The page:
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and it's hard to dance (with the devil on your back)

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Clove walks into training on her first day and suddenly everything's different. She is no longer the girl he grew up with in Victor's Village, two years younger with only a withering glare and biting tongue to her name.

He watches her across the way, in the beginner courses, tracing the sharp side of a blade with her finger with a smirk.

It's always different from then on.



The weakest boy in his level has him against the wall with a knife at his throat. He'd gotten too distracted, watching her. He's accustomed to it already.

His instructor yells at him, but he can't decipher the words coming out of his mouth.

When the day is over, they surprisingly - unsurprisingly - find themselves next to one another, steps perfectly in sync as they exit the center.

It's silent until they get home. Then, "If you're the best boy in your level, District Two's odds are definitely not in its favor." A glimmer in her eyes, revealing the satisfaction in knowing that she understands now - this world he hasn't been able to show her, training to kill and win. He doesn't respond, and she walks inside her house without another word.



The next week, she is skipped ahead to his level.

(This was never part of the plan.)



Spending entire days with her is a nightmare, as she shifts from young girl to capable woman, from vapid miscreant to malicious warrior.

Still, she is younger and smaller and inarguably weaker - for now, anyway. One afternoon, she attempts to ridicule him in front of the others and he tackles her to the ground, unable to contain himself anymore.

She is terrified for a split second, telling wide eyes that only he sees proving that fact. Then, she composes herself and her facial expression reduces to her now trademark smirk.

"Hmm," she starts curiously. "Maybe there's a victor in you after all."

She kisses him on the walk home, furiously and all at once - like she's begging him to shove her away and berate her for being a menace. But he doesn't, and maybe he should have - leaving their relationship as shallow as it could possibly be, away from the carefree childhood they spent together. It is much easier to hate her this way. He just chooses not to.

Afterwards, she remains close to him, fixing the collar on his training shirt. Absentmindedly, it seems, she says, "I won't always be weaker than you, y'know." It is the most vulnerable she's been with him since she started training - the most vulnerable she will ever be.

"I know," The only two words he responds with, and the only two words he says the entire walk. She doesn't say anything either after that, but with a glance at her face he's sure she thinks he lied to appease her.

(But he does know, and it scares him.)



She's far more intimate with him in public, free to caress him slowly, gently, without anyone giving much thought to it. Most of the district knows they're friends - or used to be; they're enemies more than anything now. Any sort of transgressions between trainees is frowned upon - the district isn't looking for a love story, it's looking for a victor. One victor.

So they only ever kiss in private, on their walks home. They're never loving or tender - she often leaves scratches on his face as she contorts things to her liking. She's always gotten what she wants.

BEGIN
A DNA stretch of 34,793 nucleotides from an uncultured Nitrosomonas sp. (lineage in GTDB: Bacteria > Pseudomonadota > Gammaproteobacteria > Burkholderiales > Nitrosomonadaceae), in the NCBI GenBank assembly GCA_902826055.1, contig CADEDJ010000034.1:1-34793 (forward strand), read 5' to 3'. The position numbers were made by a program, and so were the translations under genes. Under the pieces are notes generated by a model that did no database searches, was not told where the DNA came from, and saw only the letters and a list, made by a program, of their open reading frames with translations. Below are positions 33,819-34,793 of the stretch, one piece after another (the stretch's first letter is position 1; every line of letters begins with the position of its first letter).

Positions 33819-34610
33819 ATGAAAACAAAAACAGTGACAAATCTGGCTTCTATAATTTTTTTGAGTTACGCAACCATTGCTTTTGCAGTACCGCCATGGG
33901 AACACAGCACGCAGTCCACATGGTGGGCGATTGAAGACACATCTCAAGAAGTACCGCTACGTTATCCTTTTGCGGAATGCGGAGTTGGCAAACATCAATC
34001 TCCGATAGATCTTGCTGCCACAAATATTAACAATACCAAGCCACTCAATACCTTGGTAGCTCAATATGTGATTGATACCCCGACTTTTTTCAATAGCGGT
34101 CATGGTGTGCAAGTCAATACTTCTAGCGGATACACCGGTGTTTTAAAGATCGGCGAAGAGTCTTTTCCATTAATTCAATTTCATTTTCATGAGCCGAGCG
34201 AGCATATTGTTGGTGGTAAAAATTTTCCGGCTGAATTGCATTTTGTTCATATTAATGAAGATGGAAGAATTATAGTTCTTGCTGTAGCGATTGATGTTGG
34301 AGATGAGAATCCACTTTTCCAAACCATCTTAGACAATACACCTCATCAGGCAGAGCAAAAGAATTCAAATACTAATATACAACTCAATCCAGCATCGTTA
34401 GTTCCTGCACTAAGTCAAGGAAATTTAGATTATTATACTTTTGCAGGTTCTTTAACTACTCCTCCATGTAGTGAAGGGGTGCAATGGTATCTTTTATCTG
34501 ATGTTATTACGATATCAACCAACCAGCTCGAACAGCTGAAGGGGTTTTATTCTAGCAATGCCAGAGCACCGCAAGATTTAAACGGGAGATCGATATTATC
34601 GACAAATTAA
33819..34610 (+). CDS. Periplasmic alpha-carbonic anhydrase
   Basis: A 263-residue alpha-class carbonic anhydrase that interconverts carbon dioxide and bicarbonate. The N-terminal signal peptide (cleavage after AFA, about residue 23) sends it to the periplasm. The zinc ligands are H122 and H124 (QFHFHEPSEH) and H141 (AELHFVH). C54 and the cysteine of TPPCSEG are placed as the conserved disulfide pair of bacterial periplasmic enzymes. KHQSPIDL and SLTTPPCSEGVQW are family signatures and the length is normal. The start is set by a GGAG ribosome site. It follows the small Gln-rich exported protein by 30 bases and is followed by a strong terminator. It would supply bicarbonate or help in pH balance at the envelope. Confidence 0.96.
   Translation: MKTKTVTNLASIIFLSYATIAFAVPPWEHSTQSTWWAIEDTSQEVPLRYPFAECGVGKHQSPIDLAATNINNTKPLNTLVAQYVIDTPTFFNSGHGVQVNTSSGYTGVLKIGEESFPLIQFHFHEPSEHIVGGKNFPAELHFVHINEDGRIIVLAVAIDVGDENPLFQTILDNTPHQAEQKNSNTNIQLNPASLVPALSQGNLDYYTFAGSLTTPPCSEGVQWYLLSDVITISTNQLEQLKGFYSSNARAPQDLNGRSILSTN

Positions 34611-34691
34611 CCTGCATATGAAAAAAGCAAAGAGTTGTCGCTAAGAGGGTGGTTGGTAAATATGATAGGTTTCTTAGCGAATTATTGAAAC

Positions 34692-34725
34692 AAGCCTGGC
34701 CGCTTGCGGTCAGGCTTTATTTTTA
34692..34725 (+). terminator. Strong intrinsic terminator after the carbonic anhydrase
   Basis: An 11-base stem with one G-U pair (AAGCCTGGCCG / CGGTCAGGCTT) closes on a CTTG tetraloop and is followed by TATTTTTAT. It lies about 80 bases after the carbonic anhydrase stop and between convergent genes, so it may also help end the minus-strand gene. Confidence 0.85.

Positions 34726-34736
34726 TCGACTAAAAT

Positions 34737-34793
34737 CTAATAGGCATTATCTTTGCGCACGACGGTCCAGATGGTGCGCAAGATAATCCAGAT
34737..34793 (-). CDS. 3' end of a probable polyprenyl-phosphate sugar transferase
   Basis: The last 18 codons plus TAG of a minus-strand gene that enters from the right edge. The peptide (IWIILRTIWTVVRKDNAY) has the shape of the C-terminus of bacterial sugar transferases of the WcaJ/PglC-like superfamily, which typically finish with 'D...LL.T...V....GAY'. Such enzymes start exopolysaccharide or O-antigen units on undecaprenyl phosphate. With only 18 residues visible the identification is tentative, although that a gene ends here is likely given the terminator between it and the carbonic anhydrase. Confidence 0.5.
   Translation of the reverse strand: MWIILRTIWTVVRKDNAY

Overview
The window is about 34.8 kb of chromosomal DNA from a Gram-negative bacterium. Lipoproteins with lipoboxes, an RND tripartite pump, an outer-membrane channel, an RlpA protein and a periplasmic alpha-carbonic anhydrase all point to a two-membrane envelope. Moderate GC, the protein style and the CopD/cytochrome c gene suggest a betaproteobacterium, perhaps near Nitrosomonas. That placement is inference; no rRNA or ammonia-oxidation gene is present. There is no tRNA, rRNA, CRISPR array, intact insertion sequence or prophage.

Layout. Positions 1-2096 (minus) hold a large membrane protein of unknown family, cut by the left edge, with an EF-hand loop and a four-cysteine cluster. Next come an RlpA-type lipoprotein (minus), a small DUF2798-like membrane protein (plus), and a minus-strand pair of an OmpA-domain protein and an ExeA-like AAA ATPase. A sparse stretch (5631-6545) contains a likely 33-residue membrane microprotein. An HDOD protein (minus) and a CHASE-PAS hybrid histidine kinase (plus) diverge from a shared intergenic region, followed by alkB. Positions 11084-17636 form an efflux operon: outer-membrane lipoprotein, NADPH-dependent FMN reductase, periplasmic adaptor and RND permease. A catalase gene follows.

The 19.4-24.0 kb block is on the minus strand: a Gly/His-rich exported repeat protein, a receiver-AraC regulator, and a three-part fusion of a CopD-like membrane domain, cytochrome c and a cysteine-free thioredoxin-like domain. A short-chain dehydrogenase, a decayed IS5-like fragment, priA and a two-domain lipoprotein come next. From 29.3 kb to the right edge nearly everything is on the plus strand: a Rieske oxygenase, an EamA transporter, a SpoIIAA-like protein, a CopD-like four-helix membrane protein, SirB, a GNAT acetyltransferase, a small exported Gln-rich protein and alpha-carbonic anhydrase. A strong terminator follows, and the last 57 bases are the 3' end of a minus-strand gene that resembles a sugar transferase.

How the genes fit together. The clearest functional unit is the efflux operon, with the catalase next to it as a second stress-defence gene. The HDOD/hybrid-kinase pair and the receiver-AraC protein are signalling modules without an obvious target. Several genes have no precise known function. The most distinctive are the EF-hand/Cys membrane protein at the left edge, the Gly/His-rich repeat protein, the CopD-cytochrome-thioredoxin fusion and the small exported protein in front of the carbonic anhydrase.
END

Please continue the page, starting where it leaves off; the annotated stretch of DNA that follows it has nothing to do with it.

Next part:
He's never minded - until now.



As the days go by, he becomes more rigid, more irritated by her presence and blatant taunting.

The first day of male-female sparring is incredibly inconvenient. Of course he's paired with her. They're easily the best in their level, and everyone else is eager to see them fight.

She'd passed him by earlier that day. He'd already been angry and stiff, prepared for her daily harassment. She doesn't touch him for once, only whispers in his ear.

"Oh, sweetie," she coos. "You've been such a good little toy."

He resists the urge to push her off of him and lets her continue, though it's going nowhere good.

"I know you've been waiting," she stops then, as if she's contemplating whether or not to finish the thought. "I know you want to fuck me."

It's lewd and almost cruel, and he wishes for the girl he used to run through the plains in the Village with, flying the abandoned toy they'd found that their parents identified as a kite. Then, he is enraged.

He wastes no time in striking; his sword immediately makes contact, tearing her training shirt and leaving her with a deep cut in her forearm. He watches the blood pool, but he supposes that she doesn't feel it because she lunges toward him and her knife is lodged in his shoulder blade for a moment.

They've broken the rules - no trainee is supposed to intentionally wound another. There is clearly intent in their movements and stances, even in their eyes - bloodthirsty and hateful and all the things the district tells them a victor is supposed to be.

But no one stops them. They only watch. They're enjoying it.

(The dull pain in his back never really leaves him, and he takes it as a reassurance that he should hate her as much as he wants.)



He fucks her anyway. And he's nice and gentle and sweet.

She cries afterwards.



She volunteers. He realizes he's in love with her.

"I can't wait to kill you," she snarls through gritted teeth as they raise their arms together in triumph, hands clasped together, in front of a mob that is sure one of them will return home in a matter of weeks.

(She's not going to kill him. She's not ready. He's not ready. They were never meant for this.)



When he watches the little semblance of light leave her eyes, he cradles her head and feels the warm rush of blood onto his hands.

Yes, he thinks. Good.

(He pretends he killed her. It's what she would have wanted.)